If I can become consumed, or fixated, on one thing I can avoid another. Kind of like biting one’s lip to avoid the pinch of a needle. Finding something that is consuming yet less painful (maybe even pleasurable?) than what I want to avoid is the goal of avoidance urges. When I am controlled by neurotic urges they are said to be compulsive. A compulsive urge dissociates the behavior or activity from the purpose it serves. Compulsions control us and because their purpose is to avoid we can lose sight of why we do them. To us they are just bad habits.

A compulsion graduates to an addiction when unpleasant physical sensations (side effects) develop from not feeding the body more, and I now feel the need to avoid the body sensations of withdrawal as well as the psychological realities they were initially designed to avoid. An addictive craving depends on stimulation that is sensory (ie. drugs, alcohol, smoking, adrenalin manipulating lifestyle activities, high risk activities, pornography, chat lines, gambling, food abuse, avoidance activities like consuming television or computer games, etc.) to manipulate the body for desired states of being. And when the body complains with growing discomfort, with shortened intervals between the complaints, when not feeding the hormone manipulating activity – know that we have created an addiction monster.

There are patterns with addictions and I have organized these into what I refer to as stages. Each stage in the compulsive/addiction cycle is characterized by being consumed with something. What is consuming is different for each of the stages. The purpose of the different behavior patterns in each stage is to avoid and is successful when one is able to maintain dissociation between the behavior and the purpose it serves by remaining fixated on one of the consuming urges in the addiction cycle. As long as avoidance is the guiding motive one just keeps going around and around driven by the different consuming urges and corresponding behaviors. Collateral problems resulting from the addictions and compulsive urges draw attention to the need for handling unmet needs differently. Long-term negative consequences are often what brings a person to give up an addiction.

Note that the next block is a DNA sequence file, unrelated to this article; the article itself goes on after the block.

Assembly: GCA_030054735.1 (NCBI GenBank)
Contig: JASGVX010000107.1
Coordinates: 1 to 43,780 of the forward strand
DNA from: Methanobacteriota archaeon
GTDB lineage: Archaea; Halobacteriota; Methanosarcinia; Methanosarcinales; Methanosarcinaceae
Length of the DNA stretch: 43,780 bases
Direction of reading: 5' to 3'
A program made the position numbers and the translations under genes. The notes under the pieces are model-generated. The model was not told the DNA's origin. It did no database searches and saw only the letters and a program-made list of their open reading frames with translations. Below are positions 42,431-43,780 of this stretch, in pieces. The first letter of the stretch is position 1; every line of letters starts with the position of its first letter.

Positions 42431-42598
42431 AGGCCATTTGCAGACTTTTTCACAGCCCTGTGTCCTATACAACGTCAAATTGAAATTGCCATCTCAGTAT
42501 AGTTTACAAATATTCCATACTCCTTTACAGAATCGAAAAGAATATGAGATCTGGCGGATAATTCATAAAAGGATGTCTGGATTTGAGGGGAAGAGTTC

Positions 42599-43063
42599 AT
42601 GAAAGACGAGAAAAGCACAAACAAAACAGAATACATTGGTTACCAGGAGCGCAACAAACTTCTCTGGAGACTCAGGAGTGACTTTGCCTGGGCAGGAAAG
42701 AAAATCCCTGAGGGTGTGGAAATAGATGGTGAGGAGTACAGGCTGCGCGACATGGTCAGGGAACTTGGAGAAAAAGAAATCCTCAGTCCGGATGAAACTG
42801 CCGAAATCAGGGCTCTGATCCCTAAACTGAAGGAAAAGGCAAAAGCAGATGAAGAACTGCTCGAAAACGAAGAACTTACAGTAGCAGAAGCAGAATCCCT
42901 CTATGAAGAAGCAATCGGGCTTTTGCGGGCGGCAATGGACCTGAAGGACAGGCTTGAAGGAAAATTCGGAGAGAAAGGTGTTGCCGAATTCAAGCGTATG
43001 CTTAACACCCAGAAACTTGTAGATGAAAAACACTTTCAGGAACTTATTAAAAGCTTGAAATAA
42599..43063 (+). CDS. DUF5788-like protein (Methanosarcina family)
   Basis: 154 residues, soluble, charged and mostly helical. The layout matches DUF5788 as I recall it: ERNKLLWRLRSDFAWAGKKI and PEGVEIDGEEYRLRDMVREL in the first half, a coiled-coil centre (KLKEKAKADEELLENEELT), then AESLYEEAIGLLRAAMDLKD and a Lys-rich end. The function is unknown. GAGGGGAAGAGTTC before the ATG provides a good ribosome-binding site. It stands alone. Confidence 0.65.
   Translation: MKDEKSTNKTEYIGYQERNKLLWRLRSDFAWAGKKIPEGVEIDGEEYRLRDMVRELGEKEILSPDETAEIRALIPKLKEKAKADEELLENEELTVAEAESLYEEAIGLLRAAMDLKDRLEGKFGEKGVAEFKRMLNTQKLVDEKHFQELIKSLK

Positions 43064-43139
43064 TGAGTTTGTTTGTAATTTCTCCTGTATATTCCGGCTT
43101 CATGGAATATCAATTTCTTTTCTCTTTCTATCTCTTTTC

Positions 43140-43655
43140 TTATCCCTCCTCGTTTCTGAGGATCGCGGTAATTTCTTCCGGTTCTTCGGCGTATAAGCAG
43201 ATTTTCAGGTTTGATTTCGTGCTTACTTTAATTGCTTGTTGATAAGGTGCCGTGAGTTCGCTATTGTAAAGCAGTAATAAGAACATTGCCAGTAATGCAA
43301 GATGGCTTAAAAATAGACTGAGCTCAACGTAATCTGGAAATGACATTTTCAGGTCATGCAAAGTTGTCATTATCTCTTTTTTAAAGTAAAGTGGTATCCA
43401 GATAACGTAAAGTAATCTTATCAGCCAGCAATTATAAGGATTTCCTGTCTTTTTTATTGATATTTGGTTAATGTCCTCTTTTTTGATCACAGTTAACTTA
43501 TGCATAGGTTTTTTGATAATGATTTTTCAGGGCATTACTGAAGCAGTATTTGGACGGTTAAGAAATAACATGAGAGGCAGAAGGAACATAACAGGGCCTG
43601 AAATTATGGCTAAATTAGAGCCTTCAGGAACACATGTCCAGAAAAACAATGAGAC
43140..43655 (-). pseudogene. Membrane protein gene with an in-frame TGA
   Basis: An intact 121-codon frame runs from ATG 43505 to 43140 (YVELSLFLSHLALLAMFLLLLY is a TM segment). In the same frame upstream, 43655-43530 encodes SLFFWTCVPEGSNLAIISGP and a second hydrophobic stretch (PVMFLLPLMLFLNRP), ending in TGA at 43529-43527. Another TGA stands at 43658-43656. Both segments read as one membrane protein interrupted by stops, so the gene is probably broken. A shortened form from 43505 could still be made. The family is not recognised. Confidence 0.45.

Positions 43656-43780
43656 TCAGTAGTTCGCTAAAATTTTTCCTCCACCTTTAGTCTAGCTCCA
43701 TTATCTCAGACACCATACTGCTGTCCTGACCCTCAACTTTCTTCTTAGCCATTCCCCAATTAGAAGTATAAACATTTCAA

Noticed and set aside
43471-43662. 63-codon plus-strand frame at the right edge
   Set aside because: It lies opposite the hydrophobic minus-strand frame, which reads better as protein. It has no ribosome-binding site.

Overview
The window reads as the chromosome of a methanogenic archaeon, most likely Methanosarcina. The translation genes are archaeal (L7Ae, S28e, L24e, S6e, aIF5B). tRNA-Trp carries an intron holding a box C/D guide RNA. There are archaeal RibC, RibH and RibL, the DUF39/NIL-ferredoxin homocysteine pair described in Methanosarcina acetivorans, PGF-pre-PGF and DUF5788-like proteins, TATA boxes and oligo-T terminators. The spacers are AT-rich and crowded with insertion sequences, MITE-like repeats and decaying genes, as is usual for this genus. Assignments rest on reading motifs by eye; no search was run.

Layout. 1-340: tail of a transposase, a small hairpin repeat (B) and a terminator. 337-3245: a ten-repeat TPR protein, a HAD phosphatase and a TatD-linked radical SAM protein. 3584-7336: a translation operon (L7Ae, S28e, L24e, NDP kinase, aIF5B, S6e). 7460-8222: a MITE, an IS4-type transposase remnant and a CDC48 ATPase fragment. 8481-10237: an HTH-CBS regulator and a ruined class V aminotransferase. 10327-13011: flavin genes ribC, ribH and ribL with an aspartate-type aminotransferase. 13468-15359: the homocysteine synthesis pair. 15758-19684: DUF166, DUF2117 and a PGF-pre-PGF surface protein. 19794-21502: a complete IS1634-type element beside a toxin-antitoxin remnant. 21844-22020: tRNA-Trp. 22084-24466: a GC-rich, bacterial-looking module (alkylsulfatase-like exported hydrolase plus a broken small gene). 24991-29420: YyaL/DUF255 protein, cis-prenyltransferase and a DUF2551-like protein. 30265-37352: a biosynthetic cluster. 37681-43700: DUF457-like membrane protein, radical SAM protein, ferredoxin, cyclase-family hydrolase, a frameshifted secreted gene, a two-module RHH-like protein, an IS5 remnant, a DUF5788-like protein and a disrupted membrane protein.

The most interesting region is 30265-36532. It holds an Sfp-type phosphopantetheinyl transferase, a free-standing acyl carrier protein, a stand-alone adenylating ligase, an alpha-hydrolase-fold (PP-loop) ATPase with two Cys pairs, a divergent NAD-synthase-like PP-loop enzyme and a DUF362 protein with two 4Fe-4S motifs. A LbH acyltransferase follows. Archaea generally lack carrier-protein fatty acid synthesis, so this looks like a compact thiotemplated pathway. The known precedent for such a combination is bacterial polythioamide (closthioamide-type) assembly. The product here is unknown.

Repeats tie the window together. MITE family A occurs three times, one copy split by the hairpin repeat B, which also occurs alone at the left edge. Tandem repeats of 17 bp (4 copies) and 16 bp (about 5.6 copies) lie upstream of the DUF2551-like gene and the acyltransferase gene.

Breaking out of addictions?

Breaking out of destructive addictions often begins with desperation (ie. crashing) and ends when one discovers something more to live for than one’s addiction.

Living for the moment is not going to get anyone out of addictions. It’s what lands us there. Addicts need hope for more to life… something that transcends finding relief or immediate gratification. The Nike® slogan “Just Do It” is not a good maxim to live by if you are using it to justify avoiding life – it will feed addictions. Perhaps a story could help illustrate the above…